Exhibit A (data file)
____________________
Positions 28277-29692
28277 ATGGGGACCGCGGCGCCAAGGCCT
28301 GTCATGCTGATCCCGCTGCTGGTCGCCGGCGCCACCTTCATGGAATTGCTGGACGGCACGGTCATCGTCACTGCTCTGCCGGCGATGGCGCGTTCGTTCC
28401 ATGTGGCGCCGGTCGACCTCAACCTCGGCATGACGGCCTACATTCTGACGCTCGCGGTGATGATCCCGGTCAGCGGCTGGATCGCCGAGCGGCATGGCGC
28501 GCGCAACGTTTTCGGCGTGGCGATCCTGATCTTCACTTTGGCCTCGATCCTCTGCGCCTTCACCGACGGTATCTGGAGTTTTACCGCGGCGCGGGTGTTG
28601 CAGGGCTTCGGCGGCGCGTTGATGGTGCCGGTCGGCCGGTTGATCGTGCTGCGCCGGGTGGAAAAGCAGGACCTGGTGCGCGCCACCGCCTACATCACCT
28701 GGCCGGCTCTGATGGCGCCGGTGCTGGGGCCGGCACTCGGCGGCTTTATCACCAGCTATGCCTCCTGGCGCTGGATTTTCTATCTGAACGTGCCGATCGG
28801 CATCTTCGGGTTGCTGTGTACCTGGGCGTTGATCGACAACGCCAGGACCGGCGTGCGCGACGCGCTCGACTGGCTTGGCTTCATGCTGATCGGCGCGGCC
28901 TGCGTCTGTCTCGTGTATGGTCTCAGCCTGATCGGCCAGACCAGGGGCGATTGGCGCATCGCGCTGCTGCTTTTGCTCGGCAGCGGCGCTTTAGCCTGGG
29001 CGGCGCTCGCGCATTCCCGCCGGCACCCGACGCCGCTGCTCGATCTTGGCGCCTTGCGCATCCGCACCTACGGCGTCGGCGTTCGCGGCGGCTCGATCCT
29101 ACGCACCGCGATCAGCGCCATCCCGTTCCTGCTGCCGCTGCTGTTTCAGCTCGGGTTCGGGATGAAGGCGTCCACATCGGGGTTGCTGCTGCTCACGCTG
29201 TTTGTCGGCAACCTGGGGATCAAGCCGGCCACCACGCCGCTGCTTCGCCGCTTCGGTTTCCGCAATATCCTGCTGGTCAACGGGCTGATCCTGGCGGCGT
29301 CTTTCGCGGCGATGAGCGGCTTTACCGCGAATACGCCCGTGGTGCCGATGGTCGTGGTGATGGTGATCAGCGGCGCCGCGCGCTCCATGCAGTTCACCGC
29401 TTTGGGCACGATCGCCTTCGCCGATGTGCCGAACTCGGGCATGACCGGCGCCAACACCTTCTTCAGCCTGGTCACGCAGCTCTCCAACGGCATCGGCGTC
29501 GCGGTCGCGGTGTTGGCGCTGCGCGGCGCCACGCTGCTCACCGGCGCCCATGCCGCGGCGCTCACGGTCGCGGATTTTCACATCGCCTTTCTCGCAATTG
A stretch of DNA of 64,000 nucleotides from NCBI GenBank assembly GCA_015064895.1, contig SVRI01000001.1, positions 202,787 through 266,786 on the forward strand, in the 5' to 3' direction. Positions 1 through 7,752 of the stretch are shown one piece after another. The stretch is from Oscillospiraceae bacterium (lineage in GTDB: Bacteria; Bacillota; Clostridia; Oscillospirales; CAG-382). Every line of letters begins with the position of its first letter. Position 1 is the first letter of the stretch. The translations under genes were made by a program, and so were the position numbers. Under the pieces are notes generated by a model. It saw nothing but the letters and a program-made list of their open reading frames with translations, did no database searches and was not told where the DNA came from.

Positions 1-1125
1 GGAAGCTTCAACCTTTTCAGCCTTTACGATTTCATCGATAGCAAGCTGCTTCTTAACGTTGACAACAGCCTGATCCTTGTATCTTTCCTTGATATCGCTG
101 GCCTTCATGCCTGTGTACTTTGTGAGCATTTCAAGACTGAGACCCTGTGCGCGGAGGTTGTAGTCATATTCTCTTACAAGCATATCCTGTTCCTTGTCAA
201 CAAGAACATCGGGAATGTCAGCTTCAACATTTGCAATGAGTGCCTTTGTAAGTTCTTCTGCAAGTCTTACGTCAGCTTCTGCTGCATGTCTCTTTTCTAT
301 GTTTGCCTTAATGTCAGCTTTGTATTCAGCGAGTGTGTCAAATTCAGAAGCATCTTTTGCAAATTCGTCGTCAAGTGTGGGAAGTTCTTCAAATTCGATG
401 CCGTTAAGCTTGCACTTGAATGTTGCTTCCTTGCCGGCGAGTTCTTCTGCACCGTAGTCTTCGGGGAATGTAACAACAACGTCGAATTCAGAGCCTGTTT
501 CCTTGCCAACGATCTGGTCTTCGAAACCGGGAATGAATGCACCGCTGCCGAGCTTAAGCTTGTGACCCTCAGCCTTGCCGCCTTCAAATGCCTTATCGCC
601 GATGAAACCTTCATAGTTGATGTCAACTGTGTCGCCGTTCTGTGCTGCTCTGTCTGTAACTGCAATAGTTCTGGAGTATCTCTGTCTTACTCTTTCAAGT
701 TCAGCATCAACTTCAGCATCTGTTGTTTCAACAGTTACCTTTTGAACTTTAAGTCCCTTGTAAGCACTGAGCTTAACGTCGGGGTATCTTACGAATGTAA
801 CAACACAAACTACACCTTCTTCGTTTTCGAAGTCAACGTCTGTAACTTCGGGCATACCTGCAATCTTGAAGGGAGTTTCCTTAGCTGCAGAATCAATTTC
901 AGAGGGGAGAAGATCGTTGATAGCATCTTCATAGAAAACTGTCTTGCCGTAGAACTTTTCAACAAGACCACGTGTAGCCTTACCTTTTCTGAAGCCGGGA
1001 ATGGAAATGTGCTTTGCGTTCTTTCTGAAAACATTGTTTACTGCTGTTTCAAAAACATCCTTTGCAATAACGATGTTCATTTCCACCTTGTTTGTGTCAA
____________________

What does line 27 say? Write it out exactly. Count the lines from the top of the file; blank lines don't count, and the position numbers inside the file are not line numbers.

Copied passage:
901 AGAGGGGAGAAGATCGTTGATAGCATCTTCATAGAAAACTGTCTTGCCGTAGAACTTTTCAACAAGACCACGTGTAGCCTTACCTTTTCTGAAGCCGGGA